This is faulty thinking. To get a tight correlation between “the largest 60 companies” and the “nobody” companies, you would have to have a very long time frame (25+ years, two full business cycles, etc.), and compare only public companies. By the time the comparison is done, all you end up with is large/mature corporations, all of which — stab in the dark — might have profit margins within a similar range. But what of smaller and/or private enterprises which might have a profit margin 2-3x that of the largest companies?* Or the supra-enormous companies such as Amazon which literally make almost no profit yet have year-over-year stock gains that crush the largest 60?

    Indicies (and the reflective funds) are based on market cap, not “making money year-over-year”, e.g. Valeant, Enron, Worldcom, et al. Other funds, such as every pension fund, puts money into these largest cap companies — NOT the ETF/index fund — simply because they have too much money to funnel into smaller companies which might have more profitability and/or profit when the largest 60 are not. Those top picks are more for stability than anything.

    Don’t forget, the individual investor can do things which the large investor cannot (and vice versa) and largeness does not automatically beget largess.

    *(That said, I recently read that Canadian banks have the biggest profit margin, by a large margin, out of all the banks in the world. But don’t worry, you’re not being gouged. 😉 )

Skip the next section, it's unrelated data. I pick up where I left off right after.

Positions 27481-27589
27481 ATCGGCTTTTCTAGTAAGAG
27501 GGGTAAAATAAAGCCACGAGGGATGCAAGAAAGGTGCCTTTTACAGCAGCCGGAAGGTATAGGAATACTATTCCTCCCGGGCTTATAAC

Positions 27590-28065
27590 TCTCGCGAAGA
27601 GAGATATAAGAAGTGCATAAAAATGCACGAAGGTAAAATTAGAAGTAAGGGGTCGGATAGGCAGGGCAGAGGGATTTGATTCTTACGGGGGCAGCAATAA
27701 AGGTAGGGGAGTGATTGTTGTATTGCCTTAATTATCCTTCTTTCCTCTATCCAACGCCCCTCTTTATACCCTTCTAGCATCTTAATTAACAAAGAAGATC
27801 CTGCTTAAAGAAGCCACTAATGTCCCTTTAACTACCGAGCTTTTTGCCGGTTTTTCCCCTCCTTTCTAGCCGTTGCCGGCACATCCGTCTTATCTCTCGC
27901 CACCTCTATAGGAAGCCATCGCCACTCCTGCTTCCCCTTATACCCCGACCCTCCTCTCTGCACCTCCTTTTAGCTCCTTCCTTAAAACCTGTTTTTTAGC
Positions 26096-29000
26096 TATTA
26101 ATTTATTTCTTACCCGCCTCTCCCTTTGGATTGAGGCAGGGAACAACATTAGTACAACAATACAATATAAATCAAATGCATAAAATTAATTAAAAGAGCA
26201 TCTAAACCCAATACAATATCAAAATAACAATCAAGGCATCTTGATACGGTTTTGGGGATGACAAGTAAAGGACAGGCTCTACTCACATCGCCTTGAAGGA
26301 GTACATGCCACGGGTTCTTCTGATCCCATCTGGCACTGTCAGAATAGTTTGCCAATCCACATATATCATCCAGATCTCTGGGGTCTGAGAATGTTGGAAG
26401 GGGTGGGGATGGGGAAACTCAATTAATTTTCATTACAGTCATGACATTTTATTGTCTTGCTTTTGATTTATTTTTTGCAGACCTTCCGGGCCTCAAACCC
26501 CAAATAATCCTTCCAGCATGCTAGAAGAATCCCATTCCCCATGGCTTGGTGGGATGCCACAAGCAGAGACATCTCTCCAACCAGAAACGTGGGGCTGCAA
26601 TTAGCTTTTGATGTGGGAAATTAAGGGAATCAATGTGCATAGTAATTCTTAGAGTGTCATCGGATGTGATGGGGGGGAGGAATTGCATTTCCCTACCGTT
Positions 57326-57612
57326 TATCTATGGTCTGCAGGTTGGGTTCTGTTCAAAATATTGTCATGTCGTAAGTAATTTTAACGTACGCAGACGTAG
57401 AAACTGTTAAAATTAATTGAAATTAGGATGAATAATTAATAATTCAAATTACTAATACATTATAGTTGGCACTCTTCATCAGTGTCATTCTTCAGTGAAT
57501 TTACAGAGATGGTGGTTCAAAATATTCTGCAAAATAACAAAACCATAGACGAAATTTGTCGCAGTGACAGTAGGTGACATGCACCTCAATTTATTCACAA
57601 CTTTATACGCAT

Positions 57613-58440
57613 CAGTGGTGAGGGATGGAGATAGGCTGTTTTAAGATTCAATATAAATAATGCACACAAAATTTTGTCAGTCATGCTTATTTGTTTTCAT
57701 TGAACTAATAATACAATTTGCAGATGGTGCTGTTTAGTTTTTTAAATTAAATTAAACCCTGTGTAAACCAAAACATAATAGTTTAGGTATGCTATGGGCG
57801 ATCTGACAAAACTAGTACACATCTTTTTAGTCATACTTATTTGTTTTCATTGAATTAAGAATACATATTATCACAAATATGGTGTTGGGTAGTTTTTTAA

Reply
    1. My context is…if the biggest companies in Canada are struggling to survive, the majority of other companies will as well. Big, multi-national companies make money. Plain and simple. They may not be overly productive in your context, and I would agree, but they are huge market cap companies largely because they make money and lots of it. Such picks are for the most part, stable, and as an index as stable as they can be since indexers are not immune to market calamity.

      Agreed and like everything in life there are pros and cons to everything re: “individual investor can do things which the large investor cannot (and vice versa) and largeness does not automatically beget largess.”

      Cheers.

      Reply
  3. It’s all the same Canadian Blue Chip stocks that come to the top. Canada is such a small potato in the big picture … There is probably 20 or so stocks that they will all buy and that’s all you need when it comes to the Canadian market.

    As another reader just pointed out, all the big pension plans have to put their money somewhere … and they can’t invest 10B in a company worth 500M so the money goes around within the same companies.

    There are really 2 dominant sectors in Canada: Financials & Energy. You need to go to the US for Healthcare and Technology.

    The sooner you realize how limited the options are in Canada, the sooner you can focus on the handful of companies that matters to build a long term portfolio. No need for indexes here …

    Reply
    1. Agreed – Canada has financials and an energy that always comprises >50% market weight and to a lesser extent, telcos, materials, industrials and utilities of <10% weighting each. You can own the top 4-5 stocks in each sector and then strongly diversify your assets in the U.S. and abroad after that. Nothing wrong with indexing in Canada but I’ve decided it’s not for me at this time.